A Trip to Strasbourg, Luxembourg, and Nancy – Part 1

A six-day, three-city tour began, like most days in Belfort, with a bus ride. In this case, it was to the TGV station where we took the train to Strausbourg. Our first hotel was part of the Ibis Budget chain and not at all far from the train station.

The Gare de Strausbourg as seen from a fifth floor hotel

The view of the train station from our hotel

First, we saw the great cathedral in Strausbourg, which is a place of pride for the Alsace region. The entirety of the city is built with fantastic architecture, and a beautiful river runs through its heart. Some of the bridges we crossed had locks hung on them, reminders of one of my favorite traditions here: placing locks and throwing away the key to secure love for a lifetime or to stow away a secret.

Most of the group found a cheap lunch, but Evan and I went down a little side-street to a restaurant called Crep’Mili. The restaurant was mostly underground and we had to climb down a full flight of tight stairs before entering a warm but lowly lit cave-like dining area. Evan and I both had comfort-food crepes, really. I had ham, egg, and cheese while he had a seafood array. It was a nice little restaurant, and we both had hot cocoa. This was the first ‘typical’ French hot cocoa I’d had. It was very bitter and took both sugar packets to get to be a taste I could handle.

Crep'Mili Lunch in Strausbourg

The wind howled for much of day, though the sun was bright and beautiful. On the way home for a pre-dinner nap (we walked 10km), Evan and I got caught in a sudden typhoon-like storm. The rain was pounding and viciously slicing on a diagonal. The wind was so strong that it knocked over a store’s plant boxes. I enlisted Evan to help pick up the plant boxes when the rain subsided enough, and just a little later the store owner came out and thanked us for righting the plants. It was a crazy moment of a storm that passed very quickly.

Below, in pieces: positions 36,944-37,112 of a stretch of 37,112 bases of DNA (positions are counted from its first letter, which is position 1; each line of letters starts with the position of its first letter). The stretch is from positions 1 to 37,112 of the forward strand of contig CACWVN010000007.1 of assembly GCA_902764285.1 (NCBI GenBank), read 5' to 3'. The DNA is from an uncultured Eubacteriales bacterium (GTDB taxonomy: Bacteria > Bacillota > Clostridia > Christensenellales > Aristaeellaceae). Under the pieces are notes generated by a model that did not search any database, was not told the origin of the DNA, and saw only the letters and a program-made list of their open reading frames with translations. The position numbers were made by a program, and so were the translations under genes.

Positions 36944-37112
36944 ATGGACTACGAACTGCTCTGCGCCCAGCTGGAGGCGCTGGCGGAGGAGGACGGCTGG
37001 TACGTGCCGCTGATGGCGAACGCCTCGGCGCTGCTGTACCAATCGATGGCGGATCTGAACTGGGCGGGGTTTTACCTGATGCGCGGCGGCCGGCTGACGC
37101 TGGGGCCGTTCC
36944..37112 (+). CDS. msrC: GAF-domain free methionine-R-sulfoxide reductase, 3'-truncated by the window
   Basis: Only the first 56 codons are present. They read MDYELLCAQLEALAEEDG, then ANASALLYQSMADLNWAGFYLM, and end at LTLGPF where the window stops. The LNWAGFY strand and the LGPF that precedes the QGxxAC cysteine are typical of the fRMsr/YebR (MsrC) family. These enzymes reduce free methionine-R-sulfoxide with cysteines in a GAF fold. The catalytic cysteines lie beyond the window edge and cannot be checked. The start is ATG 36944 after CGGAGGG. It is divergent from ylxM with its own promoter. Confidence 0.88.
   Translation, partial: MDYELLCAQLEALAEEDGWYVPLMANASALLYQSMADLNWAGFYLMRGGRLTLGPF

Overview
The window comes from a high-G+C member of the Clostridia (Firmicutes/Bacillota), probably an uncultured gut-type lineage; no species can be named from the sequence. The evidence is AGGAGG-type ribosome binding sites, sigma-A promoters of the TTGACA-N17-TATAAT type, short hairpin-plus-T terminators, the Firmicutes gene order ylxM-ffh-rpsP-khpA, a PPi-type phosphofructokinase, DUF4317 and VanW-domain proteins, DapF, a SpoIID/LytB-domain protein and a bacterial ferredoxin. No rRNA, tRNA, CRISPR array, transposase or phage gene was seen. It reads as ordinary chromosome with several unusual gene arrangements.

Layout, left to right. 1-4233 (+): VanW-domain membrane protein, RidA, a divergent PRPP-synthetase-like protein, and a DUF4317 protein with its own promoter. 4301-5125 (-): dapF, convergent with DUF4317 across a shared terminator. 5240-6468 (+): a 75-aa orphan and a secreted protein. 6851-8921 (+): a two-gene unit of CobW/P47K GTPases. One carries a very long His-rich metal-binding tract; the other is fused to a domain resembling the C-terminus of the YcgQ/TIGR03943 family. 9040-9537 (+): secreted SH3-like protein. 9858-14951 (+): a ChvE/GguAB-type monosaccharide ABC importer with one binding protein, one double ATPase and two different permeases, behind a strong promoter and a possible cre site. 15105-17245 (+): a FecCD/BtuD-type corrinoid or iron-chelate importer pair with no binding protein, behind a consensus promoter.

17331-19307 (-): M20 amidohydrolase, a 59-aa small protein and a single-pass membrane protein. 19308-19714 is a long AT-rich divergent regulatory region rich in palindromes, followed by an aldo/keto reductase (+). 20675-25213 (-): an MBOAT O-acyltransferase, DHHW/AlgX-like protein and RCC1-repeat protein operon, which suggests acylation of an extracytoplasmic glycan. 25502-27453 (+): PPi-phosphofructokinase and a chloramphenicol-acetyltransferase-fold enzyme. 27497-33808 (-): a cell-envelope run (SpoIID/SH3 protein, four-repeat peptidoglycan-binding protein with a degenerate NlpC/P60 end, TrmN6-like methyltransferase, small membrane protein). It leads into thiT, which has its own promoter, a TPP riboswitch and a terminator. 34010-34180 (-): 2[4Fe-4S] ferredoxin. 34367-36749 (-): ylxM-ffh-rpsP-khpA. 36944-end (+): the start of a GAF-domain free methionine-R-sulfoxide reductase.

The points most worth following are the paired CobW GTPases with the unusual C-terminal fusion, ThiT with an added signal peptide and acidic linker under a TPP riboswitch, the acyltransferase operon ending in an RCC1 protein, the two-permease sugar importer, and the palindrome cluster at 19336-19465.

There was no crazy weather during our second day in Strausbourg. We toured a number of European Union buildings, including a human rights building. Eventually, we meandered to a huge park and had lunch. The green space was a welcome place and felt a lot more like home than any of these cities ever do. The cities smell different than home, but the countryside always smells the same.

As we walked away from the park, I finally saw a squirrel! It was a reddish brown color and the size of a grey squirrel but with longer and pointier ears. There was also a long line of trees in which huge nests were built and inhabited by huge waterfowl.

Later, a few of us set out to find a pottery shop I’d seen the day before. The potter was very kind and skilled and set about to explaining what each piece was. I knew which goblet I was going to purchase, but took the time to look at everything anyway. The art was magnificent! When I made my purchase, the artist gave me a pamphlet and business card after wrapping up the goblet.

 

 

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